Business Occupancy Storage Room

Q: We have a new facility which has recently opened, and it is a physician’s office/business occupancy. There is a medical record storage room which contains combustible files which we have determined to be a general hazard.  Per the LSC, the hazardous room needs to be either one-hour fire-rated or sprinkled.  If sprinkled (which we are), the room needs to be smoke partitioned with a smoke door and a closer (no mention of latching). The door to the room has a closer and opens onto an egress corridor, yet it is not supplied with a latch.  My gut tells me this door should latch. What are your thoughts?

A: My thought is a gut reaction is usually very reliable. The storage room is required to comply with section of the 2000 edition of the LSC, which refers to section 8.4. Section 8.4 requires a hazardous area to be protected with either 1-hour fire rated barriers, or protected with an automatic sprinkler system, so your code assessment is correct. In your case, the storage room is protected with automatic sprinklers and smoke resistant barriers, since new construction requires that. Technically the door to the storage room is not required to latch because it is not a fire rated door and corridor doors in business occupancies are not required to latch according to section 38.3.6. I agree with you that one would think it should latch, especially since the same scenario in a hospital would require it to. But, the LSC does not require it in a business occupancy, which is one of the many advantages to having an area classified as a business occupancy. I still would check with your local and state authorities to see if they have any requirements you need to meet on the subject. Final thought on the issue: If your gut tells you the door needs a latch, then by all means, follow your instinct. The codes are minimum standards, and there is nothing wrong in exceeding the minimum standards.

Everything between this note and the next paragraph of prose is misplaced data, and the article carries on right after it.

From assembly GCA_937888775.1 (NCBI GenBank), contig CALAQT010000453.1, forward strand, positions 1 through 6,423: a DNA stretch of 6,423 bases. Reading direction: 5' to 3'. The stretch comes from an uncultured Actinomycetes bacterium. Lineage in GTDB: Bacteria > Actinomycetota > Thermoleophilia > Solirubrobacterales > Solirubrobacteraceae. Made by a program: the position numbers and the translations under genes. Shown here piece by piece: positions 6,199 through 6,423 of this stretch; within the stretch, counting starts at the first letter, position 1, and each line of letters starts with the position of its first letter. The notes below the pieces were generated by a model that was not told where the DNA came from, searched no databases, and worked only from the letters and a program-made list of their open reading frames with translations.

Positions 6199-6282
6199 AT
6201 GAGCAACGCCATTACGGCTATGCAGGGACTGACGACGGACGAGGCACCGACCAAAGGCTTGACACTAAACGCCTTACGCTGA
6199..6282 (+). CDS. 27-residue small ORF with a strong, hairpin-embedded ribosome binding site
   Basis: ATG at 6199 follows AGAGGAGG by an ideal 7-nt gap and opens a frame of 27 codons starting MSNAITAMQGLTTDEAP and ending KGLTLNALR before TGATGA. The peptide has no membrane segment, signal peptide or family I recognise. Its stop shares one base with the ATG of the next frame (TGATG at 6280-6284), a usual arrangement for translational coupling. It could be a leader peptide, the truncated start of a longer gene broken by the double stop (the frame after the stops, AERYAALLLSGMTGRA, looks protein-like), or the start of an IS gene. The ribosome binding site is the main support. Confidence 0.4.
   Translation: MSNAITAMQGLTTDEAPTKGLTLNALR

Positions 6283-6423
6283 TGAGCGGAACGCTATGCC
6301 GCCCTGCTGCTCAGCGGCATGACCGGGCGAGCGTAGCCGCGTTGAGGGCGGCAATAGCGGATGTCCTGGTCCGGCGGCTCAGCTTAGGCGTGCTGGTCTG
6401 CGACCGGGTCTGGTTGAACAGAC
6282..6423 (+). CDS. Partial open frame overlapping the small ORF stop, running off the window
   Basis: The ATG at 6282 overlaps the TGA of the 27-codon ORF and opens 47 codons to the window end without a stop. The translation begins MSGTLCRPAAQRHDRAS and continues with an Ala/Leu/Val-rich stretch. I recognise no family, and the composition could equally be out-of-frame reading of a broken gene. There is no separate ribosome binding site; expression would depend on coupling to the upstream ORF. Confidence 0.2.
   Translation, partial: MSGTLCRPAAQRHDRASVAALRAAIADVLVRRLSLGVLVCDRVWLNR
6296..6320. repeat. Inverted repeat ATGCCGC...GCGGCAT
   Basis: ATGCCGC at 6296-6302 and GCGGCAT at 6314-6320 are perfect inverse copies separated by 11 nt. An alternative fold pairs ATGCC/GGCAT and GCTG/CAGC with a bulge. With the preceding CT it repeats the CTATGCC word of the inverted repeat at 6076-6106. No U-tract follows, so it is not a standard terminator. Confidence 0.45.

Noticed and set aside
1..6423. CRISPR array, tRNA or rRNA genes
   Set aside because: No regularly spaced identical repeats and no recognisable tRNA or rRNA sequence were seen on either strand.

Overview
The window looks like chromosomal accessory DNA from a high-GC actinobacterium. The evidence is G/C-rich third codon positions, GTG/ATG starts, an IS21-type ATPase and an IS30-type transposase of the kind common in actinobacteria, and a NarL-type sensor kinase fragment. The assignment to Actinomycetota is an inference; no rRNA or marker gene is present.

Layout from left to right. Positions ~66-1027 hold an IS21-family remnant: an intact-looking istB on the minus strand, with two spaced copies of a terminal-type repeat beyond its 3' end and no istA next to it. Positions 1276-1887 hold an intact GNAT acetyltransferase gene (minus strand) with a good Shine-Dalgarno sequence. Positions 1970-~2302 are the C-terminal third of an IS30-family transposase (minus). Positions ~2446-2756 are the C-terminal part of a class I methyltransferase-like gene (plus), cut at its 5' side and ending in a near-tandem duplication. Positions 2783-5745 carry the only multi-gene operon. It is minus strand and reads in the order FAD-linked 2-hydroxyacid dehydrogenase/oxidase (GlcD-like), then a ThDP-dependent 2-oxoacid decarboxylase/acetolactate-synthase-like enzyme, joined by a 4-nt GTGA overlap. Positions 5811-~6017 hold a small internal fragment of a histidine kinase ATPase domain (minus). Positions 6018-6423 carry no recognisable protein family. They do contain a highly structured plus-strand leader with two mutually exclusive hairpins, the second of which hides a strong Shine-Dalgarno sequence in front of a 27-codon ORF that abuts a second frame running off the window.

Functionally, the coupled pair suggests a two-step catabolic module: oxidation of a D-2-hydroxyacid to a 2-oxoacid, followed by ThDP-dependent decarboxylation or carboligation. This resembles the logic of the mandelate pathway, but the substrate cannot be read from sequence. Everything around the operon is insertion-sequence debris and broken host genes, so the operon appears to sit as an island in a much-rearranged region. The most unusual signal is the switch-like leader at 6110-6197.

Life Safety Assessments in Business Occupancies

Many hospitals have facilities located offsite or adjacent to the main building which are classified as business occupancies. These buildings may be physician’s offices, clinics, administrative buildings and storage faclities. All too often, the facility manager for the hospital is assigned the responsibility of plant operations and maintenance for these business occupancies, which typically includes life safety compliance.